I'm working on a web app which is pretty resource intensive. The user works on the first page and submits some data before going on to the second stage.

The problem is that the web page for the second stage takes too long to load, which breaks the flow of the whole process, especially since the web app is targeted at countries which don't have the fastest internet connections.

Is there any way for me to preemptively load the web page for the second stage (or the resources used by that web page) in the background the moment the user visits the first web page?

This can be achieved with the help of the prefetch attribute for <link> .

When these are used, the browser downloads designated documents (pages, images, etc.) the user will likely visit after the current page preemptively into the cache.

The prefetch attribute

This directive tells the browser to fetch a resource that will probably be needed for the next navigation. That means that the resource will likely be fetched with extremely low priority since everything that's required in the current page takes precedence over a resource on the next page. That makes prefetch far more suited to speeding up the next page rather than the current one.

Syntax: <link rel="prefetch" href="(url)">

Examples:

<!-- full page -->
<link rel="prefetch" href="https://example.com/example-page/" />

<!-- just an image -->
<link rel="prefetch" href="https://example.com/example-image.png" />

Additionally, if you're loading content dynamically, you can use this to preemptively load resources:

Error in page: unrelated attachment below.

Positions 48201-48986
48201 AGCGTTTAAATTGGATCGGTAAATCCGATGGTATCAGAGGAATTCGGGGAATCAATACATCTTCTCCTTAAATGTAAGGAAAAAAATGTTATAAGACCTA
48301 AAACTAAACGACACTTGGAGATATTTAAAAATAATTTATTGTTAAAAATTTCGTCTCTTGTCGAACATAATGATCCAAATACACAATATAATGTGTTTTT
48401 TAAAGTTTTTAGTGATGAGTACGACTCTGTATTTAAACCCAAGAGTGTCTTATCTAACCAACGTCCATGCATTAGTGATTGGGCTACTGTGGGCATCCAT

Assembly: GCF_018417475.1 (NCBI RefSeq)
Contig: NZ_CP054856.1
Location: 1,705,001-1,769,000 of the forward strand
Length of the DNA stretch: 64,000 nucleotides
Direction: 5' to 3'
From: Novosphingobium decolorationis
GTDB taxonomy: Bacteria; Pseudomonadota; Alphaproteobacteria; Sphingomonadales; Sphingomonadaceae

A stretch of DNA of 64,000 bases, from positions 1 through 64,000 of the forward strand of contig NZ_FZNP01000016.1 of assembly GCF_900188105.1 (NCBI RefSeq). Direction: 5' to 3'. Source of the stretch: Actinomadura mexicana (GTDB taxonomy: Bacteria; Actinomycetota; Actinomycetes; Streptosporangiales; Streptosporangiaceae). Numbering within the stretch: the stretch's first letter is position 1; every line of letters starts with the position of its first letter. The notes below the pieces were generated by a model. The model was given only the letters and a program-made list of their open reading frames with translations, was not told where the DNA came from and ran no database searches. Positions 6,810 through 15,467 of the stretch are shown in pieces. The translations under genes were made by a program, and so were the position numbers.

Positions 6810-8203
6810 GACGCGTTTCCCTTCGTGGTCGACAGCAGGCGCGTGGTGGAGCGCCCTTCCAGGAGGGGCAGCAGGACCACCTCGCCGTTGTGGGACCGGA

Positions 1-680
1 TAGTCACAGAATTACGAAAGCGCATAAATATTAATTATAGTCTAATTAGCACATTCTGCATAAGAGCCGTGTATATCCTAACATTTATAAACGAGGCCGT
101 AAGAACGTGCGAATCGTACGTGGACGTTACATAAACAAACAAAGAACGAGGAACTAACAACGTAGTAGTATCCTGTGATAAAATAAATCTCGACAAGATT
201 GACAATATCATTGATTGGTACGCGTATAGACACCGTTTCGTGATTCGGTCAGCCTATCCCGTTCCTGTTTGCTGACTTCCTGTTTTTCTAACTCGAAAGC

The preload attribute

Unlike the prefetch attribute, the new preload rel value targets the current navigation. It also supports the extra as attribute, that tells the browser what it will be downloading. Possible as values include:

  • script
  • style
  • image
  • media
  • document

We can use preload to load images ahead of time, along with the media attribute in order to restrict the downloading of an image to devices of a certain resolution:

<link rel="preload" as="image" href="map.png" media="(max-width: 600px)">

There are tons of other attributes to the <link> tag which may also come in useful: https://www.w3schools.com/tags/att_link_rel.asp.

Sources:

You can check the browser-compatibility of these features here:
prefetch: https://caniuse.com/#feat=link-rel-prefetch
preload: https://caniuse.com/#feat=link-rel-preload

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